A Chilean startup is using solar energy to produce high-quality drinking water from the humidity in the air. The first plant is located in Chile, but there are plans in the works to expand to Colombia and Peru.
From pv magazine LatAm
Chilean startup Lader Energy has commissioned the first solar project that is able to produce 10 thousand liters of water per month from the humidity in the air.
The system in San Fernando, Chile, is based on hydropanels, which combine solar PV energy with solar thermal energy. The hydropanels can capture the humidity from the air and, following a condensation process, produce water.
“In 2019, we took the first three hydropanels to Chile to test and validate the technology,” Andres Vasquez, the director of business development at Lader Energy, told pv magazine. “After a year it gave us incredible results and that is how the idea of bringing this to a business model that is scalable.”
In the construction of the first plant, they have invested $250,000. According to the company, around 10,000 liters of 100% renewable water can be produced per month.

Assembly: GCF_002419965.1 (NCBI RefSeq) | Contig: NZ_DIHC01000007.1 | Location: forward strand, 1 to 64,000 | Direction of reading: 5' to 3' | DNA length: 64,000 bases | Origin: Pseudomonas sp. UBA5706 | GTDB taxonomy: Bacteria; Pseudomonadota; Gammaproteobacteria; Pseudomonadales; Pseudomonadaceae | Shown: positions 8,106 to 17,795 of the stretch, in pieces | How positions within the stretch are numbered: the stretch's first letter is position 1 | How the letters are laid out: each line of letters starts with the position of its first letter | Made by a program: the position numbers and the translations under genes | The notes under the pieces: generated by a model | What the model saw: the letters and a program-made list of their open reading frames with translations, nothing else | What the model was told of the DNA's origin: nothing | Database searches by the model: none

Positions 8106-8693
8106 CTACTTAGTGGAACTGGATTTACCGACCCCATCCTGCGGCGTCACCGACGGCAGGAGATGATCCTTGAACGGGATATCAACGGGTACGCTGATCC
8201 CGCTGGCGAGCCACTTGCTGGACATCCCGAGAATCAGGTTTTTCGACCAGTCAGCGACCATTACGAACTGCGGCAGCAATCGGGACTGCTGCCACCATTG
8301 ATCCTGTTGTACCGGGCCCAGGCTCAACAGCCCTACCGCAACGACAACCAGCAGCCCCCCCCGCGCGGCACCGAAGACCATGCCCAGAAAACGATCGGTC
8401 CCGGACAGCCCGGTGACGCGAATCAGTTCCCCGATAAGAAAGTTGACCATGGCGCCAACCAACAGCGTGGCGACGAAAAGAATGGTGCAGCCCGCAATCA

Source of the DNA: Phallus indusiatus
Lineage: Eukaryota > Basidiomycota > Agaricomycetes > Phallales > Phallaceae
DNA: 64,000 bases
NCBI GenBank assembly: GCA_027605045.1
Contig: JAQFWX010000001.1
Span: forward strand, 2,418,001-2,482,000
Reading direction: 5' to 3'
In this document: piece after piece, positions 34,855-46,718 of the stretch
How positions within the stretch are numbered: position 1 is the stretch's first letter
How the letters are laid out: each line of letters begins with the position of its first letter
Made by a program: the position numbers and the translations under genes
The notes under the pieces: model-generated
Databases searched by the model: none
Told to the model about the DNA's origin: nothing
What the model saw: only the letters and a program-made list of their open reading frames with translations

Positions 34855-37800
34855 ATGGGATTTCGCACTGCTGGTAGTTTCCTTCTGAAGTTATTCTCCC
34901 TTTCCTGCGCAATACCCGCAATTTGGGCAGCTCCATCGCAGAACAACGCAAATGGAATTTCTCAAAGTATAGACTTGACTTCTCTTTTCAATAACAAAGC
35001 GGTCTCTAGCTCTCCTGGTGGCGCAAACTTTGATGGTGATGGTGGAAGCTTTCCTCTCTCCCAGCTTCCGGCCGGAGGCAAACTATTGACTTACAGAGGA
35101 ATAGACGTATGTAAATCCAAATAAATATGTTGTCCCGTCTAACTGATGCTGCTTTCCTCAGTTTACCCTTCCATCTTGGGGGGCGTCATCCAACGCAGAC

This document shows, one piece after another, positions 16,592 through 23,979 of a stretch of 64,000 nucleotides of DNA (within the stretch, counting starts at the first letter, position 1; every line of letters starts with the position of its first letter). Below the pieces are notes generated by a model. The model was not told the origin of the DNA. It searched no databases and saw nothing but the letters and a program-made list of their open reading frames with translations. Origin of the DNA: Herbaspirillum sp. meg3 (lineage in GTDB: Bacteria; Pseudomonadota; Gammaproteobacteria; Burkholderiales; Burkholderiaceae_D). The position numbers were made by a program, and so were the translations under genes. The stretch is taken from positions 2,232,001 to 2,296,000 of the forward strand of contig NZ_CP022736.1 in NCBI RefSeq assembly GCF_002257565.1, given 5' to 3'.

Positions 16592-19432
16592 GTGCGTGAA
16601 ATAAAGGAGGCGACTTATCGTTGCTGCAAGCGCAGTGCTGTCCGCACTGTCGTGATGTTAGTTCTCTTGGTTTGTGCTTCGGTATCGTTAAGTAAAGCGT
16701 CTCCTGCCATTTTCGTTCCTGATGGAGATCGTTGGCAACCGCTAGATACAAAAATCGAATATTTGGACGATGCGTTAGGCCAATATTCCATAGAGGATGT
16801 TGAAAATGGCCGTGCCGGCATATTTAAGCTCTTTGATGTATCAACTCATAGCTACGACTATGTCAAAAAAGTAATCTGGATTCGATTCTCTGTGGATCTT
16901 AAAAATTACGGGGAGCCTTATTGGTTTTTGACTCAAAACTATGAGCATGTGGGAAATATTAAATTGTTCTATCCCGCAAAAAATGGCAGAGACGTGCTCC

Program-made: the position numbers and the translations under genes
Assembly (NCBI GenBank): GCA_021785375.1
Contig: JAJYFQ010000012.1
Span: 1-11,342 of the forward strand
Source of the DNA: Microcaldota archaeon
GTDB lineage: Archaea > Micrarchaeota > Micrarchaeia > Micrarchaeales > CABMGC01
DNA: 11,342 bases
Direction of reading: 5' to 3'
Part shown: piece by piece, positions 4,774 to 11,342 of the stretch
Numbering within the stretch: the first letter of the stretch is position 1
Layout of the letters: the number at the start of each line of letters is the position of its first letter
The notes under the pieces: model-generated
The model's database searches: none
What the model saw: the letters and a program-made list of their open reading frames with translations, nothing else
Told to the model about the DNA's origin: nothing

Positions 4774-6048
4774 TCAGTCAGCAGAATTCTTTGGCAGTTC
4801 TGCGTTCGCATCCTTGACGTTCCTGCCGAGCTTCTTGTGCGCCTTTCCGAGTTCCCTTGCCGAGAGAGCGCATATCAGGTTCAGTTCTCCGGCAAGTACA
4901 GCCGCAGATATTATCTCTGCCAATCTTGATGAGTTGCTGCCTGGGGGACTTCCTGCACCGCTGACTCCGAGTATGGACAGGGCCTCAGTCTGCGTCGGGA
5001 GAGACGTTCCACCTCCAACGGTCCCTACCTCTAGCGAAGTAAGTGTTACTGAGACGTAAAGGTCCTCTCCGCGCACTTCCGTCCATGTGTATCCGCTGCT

US manufacturer Zero Mass Water by Source is supplying the module technology.
“Within the same panel it is mineralized with calcium and magnesium,” Vásquez said. “To this technology, we add a system of various water filtration and recirculation processes that are fed by a solar installation.”
He said the process ensures that a high quality water is produced, thanks to an ultraviolet light disinfection system and an activated carbon filter with coconut fibers.
Lader Energy’s first plant features 62 hydropanels, with a production capacity of 10,000 liters per month. That equals production of 33,000 containers per month in this first phase.
“The water will be sold in retail, boutique shops, mini-markets, restaurants, different marketplaces and, of course, on our own website,” Vazquez said, noting that the price will be in the CLP 800 ($1.13) range.
The company now plans to expand the first plant and aims to triple production this year. It also hopes to install another plant in Colombia, near Medellín. “By 2022 the goal is to build two more plants in Chile, a second in Colombia and open in Peru,” Vázquez said.
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Source: pv magazine